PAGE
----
Illegal workers in South Korea urged to come home
The government yesterday advised Cambodians working and living illegally in South Korea to return home to complete legal documents and apply to work there again.
Labour Minister Ith Samheng said yesterday that he believed there are not too many Cambodians working illegally in South Korea.
“Almost all our workers in South Korea are legally there,” he said. “I appeal to those who are illegally there to return home and go back to South Korea through the government-to-government employment permit system.”
Mr Samheng added that there are nearly 60,000 Cambodians working in South Korea and estimated that only a few hundred are there illegally.
“We do not have the exact number because the undocumented workers often hide from authorities,” he noted.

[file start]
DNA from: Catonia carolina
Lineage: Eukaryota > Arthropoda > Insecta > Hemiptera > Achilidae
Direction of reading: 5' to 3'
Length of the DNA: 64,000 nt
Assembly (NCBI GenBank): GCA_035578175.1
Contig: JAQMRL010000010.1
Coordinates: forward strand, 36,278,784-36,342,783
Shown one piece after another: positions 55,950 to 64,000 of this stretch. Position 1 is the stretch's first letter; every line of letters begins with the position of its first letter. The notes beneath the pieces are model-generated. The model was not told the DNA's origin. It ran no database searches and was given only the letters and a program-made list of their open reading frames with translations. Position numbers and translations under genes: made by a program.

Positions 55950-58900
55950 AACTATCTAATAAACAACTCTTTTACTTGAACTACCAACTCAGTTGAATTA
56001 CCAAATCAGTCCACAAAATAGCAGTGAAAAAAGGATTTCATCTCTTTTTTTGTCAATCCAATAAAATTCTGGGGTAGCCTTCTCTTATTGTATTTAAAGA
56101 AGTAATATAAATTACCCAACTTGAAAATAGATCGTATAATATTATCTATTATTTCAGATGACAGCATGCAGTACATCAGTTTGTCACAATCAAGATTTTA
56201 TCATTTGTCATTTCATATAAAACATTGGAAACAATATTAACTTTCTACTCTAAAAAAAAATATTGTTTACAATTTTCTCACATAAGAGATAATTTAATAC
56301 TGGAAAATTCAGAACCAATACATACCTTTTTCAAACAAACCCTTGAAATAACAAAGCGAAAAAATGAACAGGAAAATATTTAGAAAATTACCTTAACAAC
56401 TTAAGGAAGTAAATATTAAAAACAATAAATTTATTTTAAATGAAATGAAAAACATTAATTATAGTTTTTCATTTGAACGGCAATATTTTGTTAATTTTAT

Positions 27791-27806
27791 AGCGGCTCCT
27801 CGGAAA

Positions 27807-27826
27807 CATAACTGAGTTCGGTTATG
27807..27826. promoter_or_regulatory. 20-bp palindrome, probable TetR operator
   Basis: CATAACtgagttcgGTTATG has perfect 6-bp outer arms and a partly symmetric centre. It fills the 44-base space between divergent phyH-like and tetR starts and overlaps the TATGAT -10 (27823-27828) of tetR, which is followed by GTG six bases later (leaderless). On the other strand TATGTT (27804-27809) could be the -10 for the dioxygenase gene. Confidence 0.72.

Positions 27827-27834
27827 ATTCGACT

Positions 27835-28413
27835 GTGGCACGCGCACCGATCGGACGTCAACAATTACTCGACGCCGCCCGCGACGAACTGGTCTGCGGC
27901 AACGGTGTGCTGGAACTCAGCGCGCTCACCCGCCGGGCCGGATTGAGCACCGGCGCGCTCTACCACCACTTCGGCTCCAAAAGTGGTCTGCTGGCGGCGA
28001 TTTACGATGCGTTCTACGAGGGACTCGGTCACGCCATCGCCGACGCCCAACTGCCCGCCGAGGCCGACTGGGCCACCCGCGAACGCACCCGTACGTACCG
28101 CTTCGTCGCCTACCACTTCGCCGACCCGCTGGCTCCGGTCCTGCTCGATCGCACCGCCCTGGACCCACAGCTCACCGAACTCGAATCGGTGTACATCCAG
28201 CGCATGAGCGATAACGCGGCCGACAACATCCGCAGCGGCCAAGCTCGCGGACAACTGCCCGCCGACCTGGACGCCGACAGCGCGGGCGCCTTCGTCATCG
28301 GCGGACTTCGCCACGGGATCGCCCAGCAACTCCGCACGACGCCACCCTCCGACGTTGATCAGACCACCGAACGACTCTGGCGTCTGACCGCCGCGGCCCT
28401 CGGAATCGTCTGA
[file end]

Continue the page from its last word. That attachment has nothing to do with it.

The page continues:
Earlier this month, the South Korean Immigration Service issued an ultimatum to all undocumented workers to leave the country within six months or face legal action.
It said the South Korean Justice Ministry will reinforce measures against illegal employment in industries such as construction and adult entertainment.
“[Undocumented] foreigners need to voluntarily leave the country by March next year,” it noted. “You will not be subject to [a blacklist], regardless of overstay period.”
The South Korean Immigration added that those who failed to remove themselves from the country by March are subject to be barred from entry for up to ten years. It said that anyone caught in a crackdown would be deported immediately.
Dy Thehoya, a programme officer with the labour rights group Central, said on Tuesday that the Cambodian embassy in South Korea has to protect Cambodian workers regardless of legal status.
“The Cambodian embassy should inform our workers in South Korea so that they know about what to do in order to avoid problems with the South Korean authorities,” he said.
Cambodian workers in South Korea earn about $1,200 per month working in the agriculture sector, while those in the industrial sector earn up to $1,800 per month. About $300 million are annually sent to relatives back home.
Source: KHMER TIMES